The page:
There are some 375 studies on the aftereffects of abortion. Both sides have referenced these various scientific examinations in the “abortion wars.” There have even been professional journal articles devoted to assessing the quality of the scientific investigations cited by one side versus the other. Not surprisingly, the scientific studies reported by those who assert that abortion can cause serious psychological injury for some women were judged to be “less rigorous” than the studies supporting the proposition that abortion causes relief and positive outcomes. Yet even Planned Parenthood has acknowledged to some degree the need for more and better “post-abortion counseling: “Women can have a variety of emotions following an abortion (grief, depression, anger, guilt, relief, etc.) It is important to give her the opportunity to air these feelings and be reassured that her feelings are normal….”

The convergent reality is that abortion is not as psychologically safe as the public has been led to believe. Many factors have been responsible for producing changed perceptions: (1) over the past twenty-four years numerous efforts have been made to inform the mental health community about the psychological health risks of abortion; (2) repeated and persistent pressure has been placed upon the mental health community to objectively reassess and review the abortion outcome research; (3) an increased number of publications, professional presentations, individual voices, and advocacy groups have emphasized the personal tragedy and trauma that abortion can be for some individuals; (4) the U.S. Supreme Court has acknowledged in Planned Parenthood v. Casey in 1992 that women can suffer “devastating psychological consequences” from abortion if they are not fully informed beforehand and consequently there are more and more newly enacted state laws that require disclosure about the psychological effects of abortion.

The result is that today there is little controversy among researchers that some women experience serious psychological problems after abortion. The questions that remain are: which women are at greatest risk and why, which public policies might best prevent this psychological harm, and which treatment interventions might be most suitable for which women harmed by abortion.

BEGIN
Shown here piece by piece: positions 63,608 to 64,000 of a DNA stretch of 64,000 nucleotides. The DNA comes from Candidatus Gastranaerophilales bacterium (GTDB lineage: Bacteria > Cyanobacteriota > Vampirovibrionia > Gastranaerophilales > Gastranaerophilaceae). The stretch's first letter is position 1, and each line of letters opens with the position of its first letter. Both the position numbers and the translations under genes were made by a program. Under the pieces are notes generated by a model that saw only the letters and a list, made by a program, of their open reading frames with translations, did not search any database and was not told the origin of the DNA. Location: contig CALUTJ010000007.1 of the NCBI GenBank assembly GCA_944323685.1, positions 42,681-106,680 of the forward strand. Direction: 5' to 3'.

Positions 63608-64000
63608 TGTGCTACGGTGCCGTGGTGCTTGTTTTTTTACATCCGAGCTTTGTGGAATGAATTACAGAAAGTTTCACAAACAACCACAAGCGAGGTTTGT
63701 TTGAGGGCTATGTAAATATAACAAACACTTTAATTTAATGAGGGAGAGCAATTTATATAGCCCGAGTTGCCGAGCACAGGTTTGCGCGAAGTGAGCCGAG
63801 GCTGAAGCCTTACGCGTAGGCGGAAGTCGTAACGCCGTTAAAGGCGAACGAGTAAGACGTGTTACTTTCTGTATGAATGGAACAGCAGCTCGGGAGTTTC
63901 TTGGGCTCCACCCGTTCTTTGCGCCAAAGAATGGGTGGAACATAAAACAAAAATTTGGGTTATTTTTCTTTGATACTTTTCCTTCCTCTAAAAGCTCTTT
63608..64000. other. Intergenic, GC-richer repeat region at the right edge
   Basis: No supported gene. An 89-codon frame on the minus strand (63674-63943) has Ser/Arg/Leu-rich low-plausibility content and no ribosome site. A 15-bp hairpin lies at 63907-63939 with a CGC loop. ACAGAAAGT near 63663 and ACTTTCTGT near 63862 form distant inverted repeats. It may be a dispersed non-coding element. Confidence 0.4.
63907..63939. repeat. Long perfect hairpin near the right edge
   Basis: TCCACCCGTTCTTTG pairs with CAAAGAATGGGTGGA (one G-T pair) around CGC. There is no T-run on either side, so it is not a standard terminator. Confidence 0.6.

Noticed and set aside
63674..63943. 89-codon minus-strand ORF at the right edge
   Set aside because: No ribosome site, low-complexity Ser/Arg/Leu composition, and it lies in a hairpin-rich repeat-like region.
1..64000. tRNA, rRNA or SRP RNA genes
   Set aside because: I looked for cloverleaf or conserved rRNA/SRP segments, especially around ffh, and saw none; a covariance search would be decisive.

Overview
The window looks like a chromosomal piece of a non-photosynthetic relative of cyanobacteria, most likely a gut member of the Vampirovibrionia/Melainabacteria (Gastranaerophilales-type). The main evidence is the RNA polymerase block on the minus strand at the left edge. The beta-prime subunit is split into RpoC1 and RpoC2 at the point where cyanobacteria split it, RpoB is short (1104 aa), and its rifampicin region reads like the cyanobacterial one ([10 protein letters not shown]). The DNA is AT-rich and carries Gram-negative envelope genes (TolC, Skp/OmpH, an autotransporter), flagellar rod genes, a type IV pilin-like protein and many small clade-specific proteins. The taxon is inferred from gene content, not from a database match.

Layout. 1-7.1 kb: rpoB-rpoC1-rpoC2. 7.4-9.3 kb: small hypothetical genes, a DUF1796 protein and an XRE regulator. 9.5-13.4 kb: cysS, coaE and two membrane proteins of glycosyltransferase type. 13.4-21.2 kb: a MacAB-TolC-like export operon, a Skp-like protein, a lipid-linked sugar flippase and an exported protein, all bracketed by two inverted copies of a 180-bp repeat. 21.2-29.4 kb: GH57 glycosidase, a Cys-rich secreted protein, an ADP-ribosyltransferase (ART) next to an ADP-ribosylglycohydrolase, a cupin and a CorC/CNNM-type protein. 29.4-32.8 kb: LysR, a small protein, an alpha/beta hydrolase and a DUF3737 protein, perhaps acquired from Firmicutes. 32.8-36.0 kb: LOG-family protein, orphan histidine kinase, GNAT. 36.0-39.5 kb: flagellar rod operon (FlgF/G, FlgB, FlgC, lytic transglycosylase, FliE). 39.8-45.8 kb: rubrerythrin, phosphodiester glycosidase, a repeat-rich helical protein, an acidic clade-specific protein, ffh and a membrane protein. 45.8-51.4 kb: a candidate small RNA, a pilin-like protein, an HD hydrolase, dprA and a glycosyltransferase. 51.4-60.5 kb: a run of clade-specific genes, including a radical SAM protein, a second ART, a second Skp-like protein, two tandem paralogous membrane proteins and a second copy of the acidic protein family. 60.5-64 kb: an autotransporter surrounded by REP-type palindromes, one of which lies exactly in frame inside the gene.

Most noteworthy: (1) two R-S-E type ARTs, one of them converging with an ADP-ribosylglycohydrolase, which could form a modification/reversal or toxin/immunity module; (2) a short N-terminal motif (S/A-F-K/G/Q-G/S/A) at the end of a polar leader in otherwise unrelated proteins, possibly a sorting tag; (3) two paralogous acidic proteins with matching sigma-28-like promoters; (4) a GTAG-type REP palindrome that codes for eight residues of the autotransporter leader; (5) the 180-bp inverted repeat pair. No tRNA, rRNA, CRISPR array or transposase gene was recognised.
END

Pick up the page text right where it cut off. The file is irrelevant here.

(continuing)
How widespread the negative emotional effects of abortion may be however, is an even larger and more pressing question, one that remains hotly disputed. The ability to gather sufficient scientific data in order to determine how many women and men are negatively impacted by abortion is a challenging task. The widespread individual reactions previously mentioned, defensiveness, denial, and avoidance, of necessity limit the validity and reliability of data gathering. Then too, assessment of the aftereffects of abortion is often held hostage by unsympathetic administrations. Much could be accomplished if the political arena were to allocate priority, policy and funding to this public health issue. However, it has yet to occur.

Posttraumatic Stress Disorder – PTSD

According to traumatologist Arthur Blank: “PTSD is caused by contact between the individual and the darkest and most violent forces of human nature. War, murder, rape, etc., take the victim over the edge of life into serious confrontations with death or uncontrolled violence. Some individuals are thereby transformed and become, at some level, bearers of the traumatic experience.”

Traumatic deaths typically tend to produce posttraumatic reactions. They overwhelm stress management capabilities and shatter a person’s sense of control, safety, connection and meaning. Thanatologist Therese Rando in Treatment of Complicated Mourning reported that a person is at particularly high risk for developing posttraumatic stress if, while being involved in the same traumatic event that took the life of the loved one, the victim has feared for her own life, felt helpless and powerless, and had no forewarning (i.e., the event was shocking and unanticipated).1

Traumatic events are extraordinary, not because they occur infrequently, but because they are emotionally overwhelming and are beyond one’s capacity to adapt. The essential characteristics of a traumatic event generally include (but are not restricted to): (1) a serious threat to one’s life; (2) a serious threat to one’s physical integrity; (3) a serious threat or possible harm to one’s children, spouse, close relative, or friends; (4) sudden destruction of one’s home or community; (5) seeing another person who has been or is being seriously injured or killed; (6) physical violence; and (7) learning about a serious threat or harm to one’s family or friends.2